Revealed: Wage bill for academy bosses soars to £17m despite funding crisis
PUBLISHED: 08:03 25 January 2020 | UPDATED: 13:49 27 January 2020
Wages for top managers at academy chains have soared by a quarter, despite a funding crisis gripping the region’s schools.
The wage bill for education chiefs at academies running Norfolk and Waveney schools shot up by 25pc in 2018 to £17.7m, from £13.9m the year before.
The highest paid individuals at each academy alone earned £3.4m in 2018, up 15pc from £3m the previous year, according to accounts published on Companies House by the region's 32 academy trusts.
At the same time £4.4m was spent on redundancy and severance payments for staff.
Campaigners have labelled the sums "excessive", particularly as tight school budgets have seen teaching and support workers cut.
An EDP investigation in 2017 found 30pc of the 75 schools surveyed were slashing support for vulnerable children while 60pc were cutting investment in buildings and equipment.
The Department for Education said trusts paying more than £150,000 to executives would be challenged.
Former Academy Transformation Trust (ATT) chief Ian Cleland was paid £215,000 in 2017, making him the highest earning boss that year of academy trusts operating schools in our region.
He resigned in November of that year after the Education Funding Agency (EFA) found "inadequate financial management" at the Birmingham-based trust, which runs the Iceni Academy in Methwold and the Nicholas Hamond Academy in Swaffham.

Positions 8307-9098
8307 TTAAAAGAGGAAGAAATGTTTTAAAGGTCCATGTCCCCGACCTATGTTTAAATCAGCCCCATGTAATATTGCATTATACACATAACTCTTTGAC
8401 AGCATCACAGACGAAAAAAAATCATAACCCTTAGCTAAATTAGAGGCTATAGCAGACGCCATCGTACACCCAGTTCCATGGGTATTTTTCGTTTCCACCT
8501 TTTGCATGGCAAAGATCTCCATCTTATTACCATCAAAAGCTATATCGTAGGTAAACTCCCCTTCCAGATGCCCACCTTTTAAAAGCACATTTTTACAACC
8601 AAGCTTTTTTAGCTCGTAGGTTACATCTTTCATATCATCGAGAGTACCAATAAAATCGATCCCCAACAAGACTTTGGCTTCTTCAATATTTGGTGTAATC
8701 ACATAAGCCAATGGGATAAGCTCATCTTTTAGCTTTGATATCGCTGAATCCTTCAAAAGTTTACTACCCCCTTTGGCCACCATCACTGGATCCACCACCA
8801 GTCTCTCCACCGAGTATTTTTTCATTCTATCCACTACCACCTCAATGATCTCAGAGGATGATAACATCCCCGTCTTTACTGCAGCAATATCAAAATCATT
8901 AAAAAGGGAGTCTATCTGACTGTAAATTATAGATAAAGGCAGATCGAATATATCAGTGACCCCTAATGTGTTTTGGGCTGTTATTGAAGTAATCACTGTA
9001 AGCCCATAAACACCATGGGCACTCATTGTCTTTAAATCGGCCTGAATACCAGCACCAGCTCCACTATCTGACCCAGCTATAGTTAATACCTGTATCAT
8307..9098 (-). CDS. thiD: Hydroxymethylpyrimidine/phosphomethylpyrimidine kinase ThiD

He faced criticism after an investigation by the Guardian newspaper found he had used taxpayers' money to lease a Jaguar car, for first class rail travel and dinners at top restaurants.
A spokesman said the trust took governmental guidance into account when setting pay.
He added: "We are acutely aware of our responsibility to ensure we make best use of public money and in recent years have undergone processes to achieve this."
The highest earning boss in 2018 was Valerie Moore, of the Norwich-based Boudica Schools Trust, who was paid a total of £235,000 the year she left.
She stepped down in September 2018 after six years and the role was taken over provisionally by Don Evans.
Mr Evans said the trust could not comment on individual cases, but added: "All payments made to employees are subject to strict scrutiny, are fully compliant with [EFA's] academies financial handbook and are accounted for in line with the academies accounts direction."
But Scott Lyons, National Education Union (NEU) Norfolk joint district secretary, said: "After years of real-term budget cuts to school funding, it is impossible to justify this level of executive pay. "People will, understandably, be asking how any school chief executives can take home a salary nearly double the prime minister's at a time when school finances are so tight.
"Excessive salaries deprive schools from having money urgently needed for smaller class sizes, teachers and school resources."
Liberal Democrat party leader on Norfolk County Council Ed Maxfield said: "Academy chains seem to have got further and further away from the communities they serve."
He said he has invited the regional schools commissioner Sue Baldwin to explain how she is holding the trusts to account.
The Inspiration Trust, which has 13 schools in Norfolk, paid out the most to senior management in 2018 - £2.18m, which increased from £1.79m the year before.
In both years, at least £150,000 went to chief executive Dame Rachel de Souza.
A trust spokesman said senior management made up around 7pc of overall salary costs in 2018.
The trust also paid out the most in redundancy and severance payments in 2018 - £217,000, which decreased from nearly £387,000 in 2017.
The spokesman said this was due to the trust experiencing changes after taking on a new academy.